George Lucas’ Plan For Four Star Wars Trilogies And What His Force Awakens Would Have Been About
Where The Skywalker Trilogy really diverges from George Lucas's plans is in its application of The Force.
The number of Star Wars movies George Lucas originally intended to make has shifted over the years, depending on when he was asked. At one point, he was planning not three, but four separate Star Wars trilogies. This would have added up to be 12 movies in total to complete the Star Wars saga. But now that Disney has finished a new trilogy featuring Episodes VII, VIII, and IX, as well as spin-off movies and now TV shows, it’s a good time to revisit what George Lucas originally intended.
Looking back at the production of the original Star Wars trilogy, on the blog of The Making of Star Wars author J.W. Rinzler noted an interview with Mark Hamill in 2004. In the interview, Hamill recalled conversations with George Lucas between setups during the filming of the original Star Wars in 1976.
Hamill recounted: “You know, when I first did this, it was four trilogies. 12 movies! Out on the desert, any time between setups… lots of free time. And George was talking about this whole thing…’Um, how’d you like to be in Episode IX?’ ‘When is that going to be?’ ‘2011’…I said, ‘Well, what do you want me to do?’ He said, ‘You’ll just be like a cameo. You’ll be like Obi-Wan handing the lightsaber down to the next new hope.'”
Adding to this is an article in Time Magazine from 1978, in which George Lucas disclosed that his newly formed subsidiary film company — The Star Wars Corporation — would start shooting Star Wars II (The Empire Strikes Back) and “10 other planned sequels.” In 1978, Lucas said: “The prequel stories exist—where Darth Vader came from, the whole story about Darth and Ben Kenobi—and it all takes place before Luke was born. The other one—what happens to Luke afterward—is much more ethereal. I have a tiny notebook full of notes on that. If I’m really ambitious, I could proceed to figure out what would have happened to Luke.”
What George Lucas’s Star Wars: Episode VII Would Have Been About
In Lucas’ version of the sequel trilogy, the original cast was set to return. But as mentioned in the book The Art of Star Wars: The Force Awakens, the story was going to focus on the two grandchildren of Anakin Skywalker.
One is a Jedi named Kira and is described as being a “loner, hothead, gear-headed, badass.” Sounds like Rey? The other character was called Sam and he was mainly seen carrying a blaster. There doesn’t seem to be an awakening Force within him. Finn, perhaps?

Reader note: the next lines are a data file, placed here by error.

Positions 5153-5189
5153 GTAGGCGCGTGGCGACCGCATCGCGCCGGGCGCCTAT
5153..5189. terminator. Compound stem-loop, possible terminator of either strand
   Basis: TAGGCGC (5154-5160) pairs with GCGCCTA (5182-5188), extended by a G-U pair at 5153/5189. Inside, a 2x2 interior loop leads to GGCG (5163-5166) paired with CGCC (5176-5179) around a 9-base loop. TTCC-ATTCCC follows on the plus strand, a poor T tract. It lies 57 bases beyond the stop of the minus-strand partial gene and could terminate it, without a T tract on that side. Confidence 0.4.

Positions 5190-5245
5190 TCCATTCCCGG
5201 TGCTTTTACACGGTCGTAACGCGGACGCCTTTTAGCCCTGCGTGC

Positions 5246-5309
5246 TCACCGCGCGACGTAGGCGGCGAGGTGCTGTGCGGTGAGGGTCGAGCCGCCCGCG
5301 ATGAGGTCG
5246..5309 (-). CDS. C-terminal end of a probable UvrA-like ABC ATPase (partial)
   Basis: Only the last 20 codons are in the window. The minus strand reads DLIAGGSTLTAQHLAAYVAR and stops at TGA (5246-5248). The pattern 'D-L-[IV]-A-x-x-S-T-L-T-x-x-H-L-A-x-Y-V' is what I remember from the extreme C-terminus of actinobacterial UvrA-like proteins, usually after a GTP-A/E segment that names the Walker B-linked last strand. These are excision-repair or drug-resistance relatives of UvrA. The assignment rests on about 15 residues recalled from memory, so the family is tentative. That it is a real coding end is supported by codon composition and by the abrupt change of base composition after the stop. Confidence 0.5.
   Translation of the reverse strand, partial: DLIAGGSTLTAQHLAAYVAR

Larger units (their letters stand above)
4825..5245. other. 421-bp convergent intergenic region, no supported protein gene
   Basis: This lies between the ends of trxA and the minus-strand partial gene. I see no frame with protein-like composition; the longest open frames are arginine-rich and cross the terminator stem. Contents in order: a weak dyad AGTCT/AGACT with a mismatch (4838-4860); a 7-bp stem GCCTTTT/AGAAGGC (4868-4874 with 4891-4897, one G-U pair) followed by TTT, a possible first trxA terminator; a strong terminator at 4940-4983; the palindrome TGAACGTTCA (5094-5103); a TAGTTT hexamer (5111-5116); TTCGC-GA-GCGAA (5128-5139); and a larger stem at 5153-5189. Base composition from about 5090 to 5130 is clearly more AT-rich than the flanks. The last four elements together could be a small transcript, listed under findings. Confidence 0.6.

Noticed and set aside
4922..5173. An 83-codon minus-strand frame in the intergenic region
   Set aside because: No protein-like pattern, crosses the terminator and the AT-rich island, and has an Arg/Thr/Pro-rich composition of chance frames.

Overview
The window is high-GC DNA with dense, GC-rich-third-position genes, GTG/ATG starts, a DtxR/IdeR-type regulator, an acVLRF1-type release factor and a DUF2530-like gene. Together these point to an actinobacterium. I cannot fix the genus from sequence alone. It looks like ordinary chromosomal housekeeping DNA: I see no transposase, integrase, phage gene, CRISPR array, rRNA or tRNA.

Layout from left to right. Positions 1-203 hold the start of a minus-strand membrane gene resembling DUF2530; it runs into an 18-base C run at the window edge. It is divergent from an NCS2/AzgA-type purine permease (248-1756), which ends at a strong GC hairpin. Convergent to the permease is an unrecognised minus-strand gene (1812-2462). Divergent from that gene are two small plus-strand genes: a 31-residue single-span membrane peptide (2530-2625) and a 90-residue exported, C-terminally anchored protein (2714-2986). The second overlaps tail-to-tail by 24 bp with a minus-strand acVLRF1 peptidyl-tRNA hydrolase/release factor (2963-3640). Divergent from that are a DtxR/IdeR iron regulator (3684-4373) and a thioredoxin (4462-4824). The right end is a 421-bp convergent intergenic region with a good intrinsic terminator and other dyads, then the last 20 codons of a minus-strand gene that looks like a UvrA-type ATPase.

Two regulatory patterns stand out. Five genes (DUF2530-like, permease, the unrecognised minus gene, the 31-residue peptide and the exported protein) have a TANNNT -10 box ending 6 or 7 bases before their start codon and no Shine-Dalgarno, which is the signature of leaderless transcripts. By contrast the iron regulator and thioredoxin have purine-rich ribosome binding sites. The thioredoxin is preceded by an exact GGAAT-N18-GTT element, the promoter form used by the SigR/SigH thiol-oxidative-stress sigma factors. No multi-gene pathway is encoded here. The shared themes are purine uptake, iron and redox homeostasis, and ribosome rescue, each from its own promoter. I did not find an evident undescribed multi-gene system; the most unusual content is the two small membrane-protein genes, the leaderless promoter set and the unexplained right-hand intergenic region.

Lucas had been developing the stories with screenwriter Michael Arndt, who has a writing credit on the first sequel The Force Awakens, so you can understand the similarities. But it was clear that Lucas was keeping it in the family as he told a Tribeca Film Festival group in 2015, “The original saga was about the father, the children, and the grandchildren.”
Here’s George Lucas explaining his plan…
The one main character who seems to have kept a similar character arc that Lucas envisioned is Luke Skywalker. Phil Szostak, the author behind The Art of Star Wars, tweeted out this confirmation…
So maybe the powers that be did follow more of Lucas’ storyline than we initially thought.
A Deep Dive Into Midichlorians
Where The Skywalker Trilogy really diverges from George Lucas’s Star Wars plans is in its application of The Force. Lucas wanted to delve much deeper into The Force and its scientific explanations.
In a companion book, James Cameron’s Story of Science Fiction, Lucas says, “[The next three Star Wars films] were going to get into a microbiotic world. But there’s this world of creatures that operate differently than we do. I call them the Whills. And the Whills are the ones who actually control the universe. They feed off the Force… If I’d held onto the company I could have done it, and then it would have been done. Of course, a lot of the fans would have hated it, just like they did Phantom Menace and everything, but at least the whole story from beginning to end would be told.”
Lucas went on to talk a bit more of the midichlorians as they were key to what he saw in the Force, “Back in the day, I used to say ultimately what this means is we were just cars, vehicles for the Whills to travel around in…. We’re vessels for them. And the conduit is the midichlorians. The midichlorians are the ones that communicate with the Whills. The Whills, in a general sense, they are the Force… All the way back to—with the Force and the Jedi and everything—the whole concept of how things happen was laid out completely from [the beginning] to the end. But I never got to finish. I never got to tell people about it.”
Sadly, we will never know this outcome. The idea definitely has some merit, getting a deeper dive into the Force but not knowing how Luke, Leia, Han, Chewy and the rest of the group played into his idea will forever keep fans grumbling and debating.